Deputy House Republican Leader David Hess (R-Hooksett)

 

“Not even the Department of Revenue Administration is ready to attribute any change in business tax or interest and dividends tax revenue to any one or particular set of causes at this time. During several meetings in the month of August, DRA officials said it is currently impossible to tell if any prior legislative changes will have any effect on our overall fiscal balance.”


“The Governor has a solution in search of a problem. Her solution is to potentially make our business tax climate less favorable than it already is, or rely on revenue from a non-existent casino when a casino is not something we could even realistically propose for this budget cycle. This is not how to encourage long term economic growth, or responsibly address what experts suggest may be a temporary revenue anomaly.”

"What we can address immediately is state spending. Until we have an more accurate picture of how our state agencies are managing the resources we've allocated to them, I think hitting the panic button on revenue is premature."

Friday
Aug152014

NH House Republican Leader Reiterates Need to Address Budget Concerns 

Concord - House Republican Leader Gene Chandler offered the following statement relative to concern voiced by leaders in the State Senate that state agencies may be overspending, and creating growing budget deficits as a result, while Governor Hassan and agency heads refuse to meet with budget writers to open the books and discuss the concern, citing, “incomplete information.”

 

“It may take time to count every penny, but when we’re in a potential crisis situation, we owe it to the people of New Hampshire to have an open and frank discussion on what appears to be a significant budget problem. We are, after all, elected to be good stewards of taxpayer dollars, and our citizens expect some level of transparency and accountability within our state government.”

 

“Every leader of every state agency should have some idea how their balance sheet will shape up, whether or not it’s finalized. They do not operate in the dark. I would hope that the Governor would allow the agency heads to meet with the legislature and comply with a simple and reasonable request to discuss how their agency is performing with the resources we’ve allocated to them. Kicking the can down the road will only lead to future budget problems.”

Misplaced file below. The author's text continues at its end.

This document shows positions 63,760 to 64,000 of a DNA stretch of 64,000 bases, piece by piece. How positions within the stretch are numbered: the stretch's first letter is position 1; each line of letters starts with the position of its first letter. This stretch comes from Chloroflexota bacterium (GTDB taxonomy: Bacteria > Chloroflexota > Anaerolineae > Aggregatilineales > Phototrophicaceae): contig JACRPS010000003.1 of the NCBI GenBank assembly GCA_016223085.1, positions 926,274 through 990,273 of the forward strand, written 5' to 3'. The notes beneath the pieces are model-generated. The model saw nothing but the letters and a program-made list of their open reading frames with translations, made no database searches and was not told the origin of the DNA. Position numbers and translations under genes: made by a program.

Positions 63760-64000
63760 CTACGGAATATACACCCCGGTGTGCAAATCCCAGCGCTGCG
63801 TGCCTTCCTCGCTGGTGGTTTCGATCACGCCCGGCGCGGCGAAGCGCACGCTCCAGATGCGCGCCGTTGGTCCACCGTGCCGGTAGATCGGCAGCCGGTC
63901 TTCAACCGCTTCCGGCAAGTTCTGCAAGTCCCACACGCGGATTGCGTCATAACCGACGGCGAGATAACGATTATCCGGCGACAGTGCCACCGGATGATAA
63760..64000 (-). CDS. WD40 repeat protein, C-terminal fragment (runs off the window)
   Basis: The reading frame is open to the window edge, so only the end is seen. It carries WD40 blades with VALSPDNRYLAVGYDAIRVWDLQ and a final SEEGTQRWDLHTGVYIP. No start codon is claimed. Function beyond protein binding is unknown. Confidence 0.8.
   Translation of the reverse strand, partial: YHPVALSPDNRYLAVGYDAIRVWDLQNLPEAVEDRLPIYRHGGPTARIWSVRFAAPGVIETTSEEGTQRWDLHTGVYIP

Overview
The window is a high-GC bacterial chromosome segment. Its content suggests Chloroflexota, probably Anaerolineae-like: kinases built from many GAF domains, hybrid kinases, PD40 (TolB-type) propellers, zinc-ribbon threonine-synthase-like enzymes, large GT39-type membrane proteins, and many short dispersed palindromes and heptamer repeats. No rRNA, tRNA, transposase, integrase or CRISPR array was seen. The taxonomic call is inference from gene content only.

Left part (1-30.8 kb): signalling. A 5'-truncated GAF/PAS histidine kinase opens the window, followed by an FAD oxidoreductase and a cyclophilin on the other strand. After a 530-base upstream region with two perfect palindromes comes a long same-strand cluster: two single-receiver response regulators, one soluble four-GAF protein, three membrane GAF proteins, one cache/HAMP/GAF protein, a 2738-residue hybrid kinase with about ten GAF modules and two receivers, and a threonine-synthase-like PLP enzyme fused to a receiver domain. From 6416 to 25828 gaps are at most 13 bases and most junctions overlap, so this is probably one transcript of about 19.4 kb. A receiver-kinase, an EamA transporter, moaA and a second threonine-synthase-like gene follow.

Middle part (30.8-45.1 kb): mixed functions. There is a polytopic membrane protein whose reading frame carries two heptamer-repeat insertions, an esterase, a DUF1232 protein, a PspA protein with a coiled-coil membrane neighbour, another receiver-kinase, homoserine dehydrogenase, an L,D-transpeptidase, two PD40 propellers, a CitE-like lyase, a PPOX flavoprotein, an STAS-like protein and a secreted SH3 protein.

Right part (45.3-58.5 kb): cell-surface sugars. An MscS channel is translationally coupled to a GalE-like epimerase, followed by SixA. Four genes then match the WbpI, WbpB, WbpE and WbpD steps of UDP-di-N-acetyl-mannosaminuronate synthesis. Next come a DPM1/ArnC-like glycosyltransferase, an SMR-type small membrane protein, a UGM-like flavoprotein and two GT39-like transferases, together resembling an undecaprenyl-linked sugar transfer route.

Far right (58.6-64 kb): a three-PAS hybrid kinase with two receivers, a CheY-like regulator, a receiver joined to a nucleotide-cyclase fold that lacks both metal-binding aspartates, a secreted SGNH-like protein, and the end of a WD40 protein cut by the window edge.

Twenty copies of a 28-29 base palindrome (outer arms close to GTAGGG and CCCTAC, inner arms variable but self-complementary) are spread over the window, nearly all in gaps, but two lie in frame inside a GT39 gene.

Friday
Aug152014

NH Sen Forrester- "We can't afford to wait another month" 

The New Hampshire Senate

Republican Majority Office

Governor Hassan won’t share spending data until September 30th.

 

Concord, NH – Senate Finance Committee Chair Jeanie Forrester (R-Meredith) today issued the following response to Governor Maggie Hassan’s decision to wait until the end of September to release Fiscal Year 2014 spending data for New Hampshire departments.

 

“We can’t afford to wait another month to know how a big a budget problem we’re facing. The Governor signaled in May that state departments would not be able to meet their budget targets. The Department of Health and Human Services’ latest report show the gap topping $100 million at the end of this fiscal year. If departments managed to stay within their budgets, that would be great, but we need to know. If they overspent their budgets, we need to know so that we can take every necessary step to protect New Hampshire taxpayers and our state’s fiscal integrity. If Governor Hassan were truly interested in working in a bipartisan manner, she would be transparent with the state’s budget data.”

 

The latest Department of Health and Human Services dashboard shows DHHS exceeding its spending authority by as much as $100 million in FY14-15. Hassan first warned that departments would exceed their FY14 budgets back in May, but now indicates that she won’t share updated spending data with the Legislature until September 30th. The Union Leader this morning declared the “NH budget is in a shambles”.

 

Spending Watch ‘14

 

45 Days since the end of Fiscal Year 2014

 

38 Days since Forrester requested a department spending update